Club President Jonathan Harding provided SherpaReport with an update on the change of direction at Ciel.

According to Jonathan the club is making adjustments that will be more attractive to its prospect base. This basically means that Ciel is moving into large land tract development, with a few homes but the bulk of the land put into open space conservancy.

Ciel will then become more of a vehicle for conservancy, and so will appeal to people who want to have the use of homes and the use of the tracts of land.

2008 will be a building year. Ciel will sell its Europoean properties (in Cannes and London) and keep the others, so that its focus is on the US and Canada. Later in the year it will go back to the market and prospective members with its new structure. Prospective members are people who don't want a traditional destination club experience, they want something different and can afford it.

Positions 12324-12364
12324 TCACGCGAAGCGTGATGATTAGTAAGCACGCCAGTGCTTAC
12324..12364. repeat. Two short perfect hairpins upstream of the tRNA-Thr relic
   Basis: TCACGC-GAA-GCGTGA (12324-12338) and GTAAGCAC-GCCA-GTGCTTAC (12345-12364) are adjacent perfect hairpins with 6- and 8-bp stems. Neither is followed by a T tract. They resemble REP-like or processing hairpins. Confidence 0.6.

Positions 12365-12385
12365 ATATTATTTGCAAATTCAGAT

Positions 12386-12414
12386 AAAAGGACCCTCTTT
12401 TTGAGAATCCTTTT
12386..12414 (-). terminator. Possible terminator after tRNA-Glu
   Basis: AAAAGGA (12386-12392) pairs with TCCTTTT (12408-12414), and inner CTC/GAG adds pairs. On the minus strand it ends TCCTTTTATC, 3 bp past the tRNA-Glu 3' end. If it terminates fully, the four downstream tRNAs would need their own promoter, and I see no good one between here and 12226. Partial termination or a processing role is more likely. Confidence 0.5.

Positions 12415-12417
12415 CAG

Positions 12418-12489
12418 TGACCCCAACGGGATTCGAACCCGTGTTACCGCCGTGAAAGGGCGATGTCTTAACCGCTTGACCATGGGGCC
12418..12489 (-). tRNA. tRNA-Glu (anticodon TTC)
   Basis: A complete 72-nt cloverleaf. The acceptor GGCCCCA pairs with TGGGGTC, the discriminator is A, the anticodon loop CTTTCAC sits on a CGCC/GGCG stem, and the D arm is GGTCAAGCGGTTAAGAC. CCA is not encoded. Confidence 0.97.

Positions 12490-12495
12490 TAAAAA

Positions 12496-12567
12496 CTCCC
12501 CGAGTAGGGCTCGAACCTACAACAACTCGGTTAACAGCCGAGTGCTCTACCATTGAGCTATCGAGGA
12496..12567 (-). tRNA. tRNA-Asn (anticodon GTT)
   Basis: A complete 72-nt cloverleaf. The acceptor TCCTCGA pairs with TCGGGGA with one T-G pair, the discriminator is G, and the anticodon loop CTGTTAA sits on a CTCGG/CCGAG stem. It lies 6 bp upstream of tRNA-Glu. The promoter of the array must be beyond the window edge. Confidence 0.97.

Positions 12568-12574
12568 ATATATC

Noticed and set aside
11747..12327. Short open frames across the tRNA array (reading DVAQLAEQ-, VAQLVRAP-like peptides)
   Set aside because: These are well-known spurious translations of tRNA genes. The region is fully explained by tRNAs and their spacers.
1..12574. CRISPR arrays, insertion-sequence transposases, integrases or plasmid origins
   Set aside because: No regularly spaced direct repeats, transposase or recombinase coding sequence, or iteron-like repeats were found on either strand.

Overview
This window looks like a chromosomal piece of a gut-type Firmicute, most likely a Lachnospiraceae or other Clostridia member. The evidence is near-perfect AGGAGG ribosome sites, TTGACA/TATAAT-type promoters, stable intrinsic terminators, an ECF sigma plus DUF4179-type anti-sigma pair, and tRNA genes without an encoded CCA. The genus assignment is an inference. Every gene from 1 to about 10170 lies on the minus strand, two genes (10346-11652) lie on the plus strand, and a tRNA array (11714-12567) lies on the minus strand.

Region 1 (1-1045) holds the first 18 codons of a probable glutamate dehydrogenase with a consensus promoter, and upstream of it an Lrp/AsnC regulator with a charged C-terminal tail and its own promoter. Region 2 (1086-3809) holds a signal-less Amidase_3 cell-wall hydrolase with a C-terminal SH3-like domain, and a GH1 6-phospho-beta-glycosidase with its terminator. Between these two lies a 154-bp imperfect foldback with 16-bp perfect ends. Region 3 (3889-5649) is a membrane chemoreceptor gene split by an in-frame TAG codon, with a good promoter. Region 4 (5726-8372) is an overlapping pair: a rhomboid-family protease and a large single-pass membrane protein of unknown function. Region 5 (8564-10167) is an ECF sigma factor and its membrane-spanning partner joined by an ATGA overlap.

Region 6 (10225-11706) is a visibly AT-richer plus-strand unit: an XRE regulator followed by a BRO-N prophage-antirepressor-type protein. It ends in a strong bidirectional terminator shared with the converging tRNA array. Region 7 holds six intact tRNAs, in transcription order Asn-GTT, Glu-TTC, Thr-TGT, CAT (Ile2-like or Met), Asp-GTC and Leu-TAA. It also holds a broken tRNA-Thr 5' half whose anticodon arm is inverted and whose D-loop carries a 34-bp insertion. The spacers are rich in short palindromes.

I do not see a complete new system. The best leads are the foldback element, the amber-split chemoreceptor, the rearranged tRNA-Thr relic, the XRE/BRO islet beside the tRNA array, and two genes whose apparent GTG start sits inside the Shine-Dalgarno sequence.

Member prospects had been asking what the club was doing for philanthropy, what it was doing from a green point of view and what tax benefits could be passed along to members.

The club is talking to all the current members individually and if they decide not to participate in the new structure "Ciel will make them whole".

Under the planned new structure, member trustees can use the properties, and the conservancy can pass along the tax benefits and estate benefits. So overall the club is not going away, but is readjusting to better fit the founding Rickets family and a few other ultra high net worth families.

The newly structured club will acquire land and set aside 80-90% of the land for future generations. This will help the Rickets family meet their conservancy objectives. For example the family is working to preserve the Yellowstone ecosystem from Oil and Gas drilling. Ciel is also looking at land in the Appalachians, the Rockies and the Pacific Northwest.